Fake it till you break it
In this week’s Nexus, we examine the concept of artificial scarcity in digital worlds and the limitations of current token supply systems
One aspect of Bitcoin that remains sticky with crypto enthusiasts is the idea that an important aspect of the value of an asset is limited supply. By limiting the total supply of Bitcoins, the goal is to establish trust in its value and prevent dilution. Ironically, current inflationary problems can be traced back to policies around money printing through "quantitative easing," which started around the same time as Bitcoin emerged.
Limiting digital asset supply
The control of digital supply is crucial as information can easily be copied, making it challenging to be protected. However, controlling authorization to own it is possible. Centralized servers have been used to control the supply of digital assets, but this method has its drawbacks, such as the need to trust the centralized entity. Blockchain technology offers transparency and proof of the designed limitations of digital assets, which can be enforced through a blockchain algorithm or smart contract code, limiting tokens and NFTs. While there is no requirement to limit the supply of digital assets, leaving it open potentially invites inflationary issues. This was seen in the case of Axie Infinity, which did not impose any maximum limits on SLP earned through gameplay or the number of Axies that could be bred. The idea behind this was to allow the token and Axie supply to scale with the player base and give players control over the economy. However, this led to overproduction and greed which resulted in a death spiral that Axie Infinity: Origins is still trying to recover from.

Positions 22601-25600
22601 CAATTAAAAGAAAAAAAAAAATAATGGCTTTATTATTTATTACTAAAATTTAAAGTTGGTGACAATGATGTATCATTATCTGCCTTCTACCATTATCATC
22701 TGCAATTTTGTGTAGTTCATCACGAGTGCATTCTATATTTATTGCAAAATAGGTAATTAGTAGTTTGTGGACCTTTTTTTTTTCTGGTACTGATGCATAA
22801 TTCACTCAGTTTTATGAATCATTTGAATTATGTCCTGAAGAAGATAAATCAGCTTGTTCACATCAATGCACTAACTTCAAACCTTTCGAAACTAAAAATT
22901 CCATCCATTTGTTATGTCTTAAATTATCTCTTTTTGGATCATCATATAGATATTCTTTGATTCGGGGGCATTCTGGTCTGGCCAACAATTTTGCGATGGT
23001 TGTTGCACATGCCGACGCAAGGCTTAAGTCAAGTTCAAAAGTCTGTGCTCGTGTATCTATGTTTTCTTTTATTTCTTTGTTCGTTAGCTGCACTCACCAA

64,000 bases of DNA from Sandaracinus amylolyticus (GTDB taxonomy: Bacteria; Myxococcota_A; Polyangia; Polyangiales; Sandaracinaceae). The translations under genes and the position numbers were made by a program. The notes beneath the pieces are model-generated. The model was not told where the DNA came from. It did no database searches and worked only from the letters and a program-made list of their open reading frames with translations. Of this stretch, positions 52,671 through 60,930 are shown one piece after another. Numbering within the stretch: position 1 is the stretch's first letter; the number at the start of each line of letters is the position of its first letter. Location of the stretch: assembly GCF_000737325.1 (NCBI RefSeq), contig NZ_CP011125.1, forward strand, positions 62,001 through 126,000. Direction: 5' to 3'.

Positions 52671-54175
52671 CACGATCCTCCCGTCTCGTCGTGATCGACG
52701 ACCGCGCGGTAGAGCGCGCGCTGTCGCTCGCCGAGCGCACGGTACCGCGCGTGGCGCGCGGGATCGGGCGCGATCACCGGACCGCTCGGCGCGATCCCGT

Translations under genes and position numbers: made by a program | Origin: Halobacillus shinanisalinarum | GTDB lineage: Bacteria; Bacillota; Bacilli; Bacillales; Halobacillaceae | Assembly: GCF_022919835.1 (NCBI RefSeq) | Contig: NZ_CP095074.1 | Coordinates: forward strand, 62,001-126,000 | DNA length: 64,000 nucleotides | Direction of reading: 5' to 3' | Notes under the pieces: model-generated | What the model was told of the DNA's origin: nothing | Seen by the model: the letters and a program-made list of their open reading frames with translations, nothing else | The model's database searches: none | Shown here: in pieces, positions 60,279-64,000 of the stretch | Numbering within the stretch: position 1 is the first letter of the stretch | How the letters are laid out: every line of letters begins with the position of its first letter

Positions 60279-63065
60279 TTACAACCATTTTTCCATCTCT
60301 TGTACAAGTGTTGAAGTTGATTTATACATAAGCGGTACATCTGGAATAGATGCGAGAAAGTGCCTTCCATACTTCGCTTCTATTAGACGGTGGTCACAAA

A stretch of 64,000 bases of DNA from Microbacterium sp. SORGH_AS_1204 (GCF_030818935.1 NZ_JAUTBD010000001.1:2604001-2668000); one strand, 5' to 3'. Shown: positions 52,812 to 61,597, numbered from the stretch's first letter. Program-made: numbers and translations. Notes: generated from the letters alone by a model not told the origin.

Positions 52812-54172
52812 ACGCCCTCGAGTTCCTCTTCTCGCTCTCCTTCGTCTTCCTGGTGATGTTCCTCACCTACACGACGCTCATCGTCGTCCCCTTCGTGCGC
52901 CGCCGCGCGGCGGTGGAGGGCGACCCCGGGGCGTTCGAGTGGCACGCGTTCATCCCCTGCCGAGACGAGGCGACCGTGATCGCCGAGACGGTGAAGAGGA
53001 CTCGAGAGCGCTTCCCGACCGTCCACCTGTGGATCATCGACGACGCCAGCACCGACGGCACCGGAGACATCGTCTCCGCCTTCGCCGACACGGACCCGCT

Token supply systems in web3 games
Although it is now widely accepted to set limitations around the economic aspects of web3 games, there is still a need to carefully consider the implementation of these restrictions. Following the collapse of Axie Infinity, the approach has often involved transitioning to a two-token economy where one token is used as a utility token that can be earned and is allowed to be inflationary, while the second token is a governance token with a fixed total supply. This strategy makes sense as it allows the game's economy to expand with the players, ensuring there is always something for players to earn and spend. Additionally, the fixed supply of the governance tokens is comparable to shares in an organization and ensures that the value of these tokens is not diluted over time. Other variations on this approach include single token capped economies, as well as governance tokens with such high utility that they effectively serve as a secondary utility token. Various token distribution schemes have also been developed, outlining precisely how and when tokens will enter circulation for different parties. As a result, it is possible to anticipate how changes in token supply and potential selling pressure will affect the token's value.
Drawbacks of a fixed token supply